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[whitespace] Jen Sliter
... Too late: Jen Sliter says she didn't get attention when she needed it.

Public Eye

Too Little ...

A few weeks ago, Eye reported that Donovan's Hair Salon owner JEN SLITER was closing her business after getting the cold shoulder from the city. The mention brought an outpouring of attention for the downtown San Jose stylist, but Sliter says the city's latest offers of help are too little too late. Sliter tried for years to get the Redevelopment Agency and other city departments to help fix her store's broken gas line, which she says cost her $56,000 in electric bills and lost business over the last five years. ... After sending redevelopment boss SUSAN SHICK a letter blasting her for ignoring her pleas, Shick wrote back to offer a loan. "Unfortunately, trying to untangle the history of your gas line after all these years seems futile to me," Shick wrote. Sliter scoffs at the response. "That's why I didn't want to open another business in this town." Sliter tells Eye she also received a phone call from Councilwoman CINDY CHAVEZ offering help after the article ran, but it came too late. After getting the runaround from redevelopment, Sliter says she's had enough: "I'm still closing. Bottom line is I don't feel comfortable opening another business in this town." Noting that she's not the only small-business owner who thinks that the Redevelopment Agency ignores the little players in favor of corporate fat cats, Sliter says she'll close her shop on South First Street this Saturday. After that, she says, she'll work in a friend's salon. ... Another downtown business biting the dust is the 1-1/2-year-old Rush Cybercafe, also on South First Street. Eye reported in December that owner JOEL CRUZ was trying to figure out if he could stay in business, but even working 16-hour days couldn't save the hangout, which closed its doors last week. Without sounding bitter, Cruz says he's also frustrated that the city won't support local businesses willing to take a risk downtown. "Redevelopment should focus more on us. The little businesses are not being supported." Now, Cruz, who used to work as a graphic designer at Metro several years ago, says he's planning to start publishing a magazine focusing on downtown. Ironically, it was a project he originally started to help save Rush.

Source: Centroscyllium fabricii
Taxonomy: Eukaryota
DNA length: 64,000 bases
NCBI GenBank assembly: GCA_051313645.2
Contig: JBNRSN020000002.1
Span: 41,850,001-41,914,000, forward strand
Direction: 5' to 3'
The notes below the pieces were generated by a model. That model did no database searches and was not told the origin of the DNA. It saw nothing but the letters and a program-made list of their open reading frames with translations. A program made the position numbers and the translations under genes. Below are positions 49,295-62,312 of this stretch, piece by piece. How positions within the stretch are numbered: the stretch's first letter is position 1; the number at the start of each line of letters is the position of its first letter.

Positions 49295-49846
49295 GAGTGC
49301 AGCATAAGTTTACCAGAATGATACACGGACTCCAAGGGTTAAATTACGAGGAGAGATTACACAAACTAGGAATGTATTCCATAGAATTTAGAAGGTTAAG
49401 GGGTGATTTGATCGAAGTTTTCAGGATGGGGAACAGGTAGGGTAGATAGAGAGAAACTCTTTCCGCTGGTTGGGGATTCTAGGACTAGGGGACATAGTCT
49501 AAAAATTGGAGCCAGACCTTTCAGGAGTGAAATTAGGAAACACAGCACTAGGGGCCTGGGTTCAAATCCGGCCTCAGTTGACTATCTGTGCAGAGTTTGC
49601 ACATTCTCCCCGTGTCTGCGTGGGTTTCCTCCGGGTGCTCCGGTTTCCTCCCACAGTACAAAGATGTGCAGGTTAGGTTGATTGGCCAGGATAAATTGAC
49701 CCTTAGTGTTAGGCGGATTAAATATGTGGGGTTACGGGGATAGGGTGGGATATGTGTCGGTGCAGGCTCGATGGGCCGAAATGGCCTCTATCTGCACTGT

Blanca Alvarado
Blanca Alvarado

Close Call

Supervisor BLANCA ALVARADO learned the importance of having a good smoke detector this weekend. Alvarado was home alone Saturday evening, combing her hair and putting on makeup before the annual Latino Peace Officers Association banquet, when she heard her smoke alarm wailing. She came out to find a chair in her bedroom engulfed in flames. "It scared the hell out of me," Alvarado says. "When you hear the smoke alarm, and you walk out of the bathroom into the bedroom and see the smoke, it's scary, not fun." Alvarado wasn't hurt. "I had this very brave quick- thinking 12-year-old kid [EDGAR SALTILLO] from across the street who heard me screaming my head off and rushed into my house with the garden hose to put the fire out," Alvarado recounts. "So the fire was out before the firefighters even got there." Alvarado was chastened by the incident, which was caused by a cigarette left burning. "It was a stupid and careless thing to do, smoking in my bedroom." Alvarado has moved out while her house is repaired and has a new attitude about her longtime tobacco habit: "I'm not smoking anymore."

Fat Tuesday Fiasco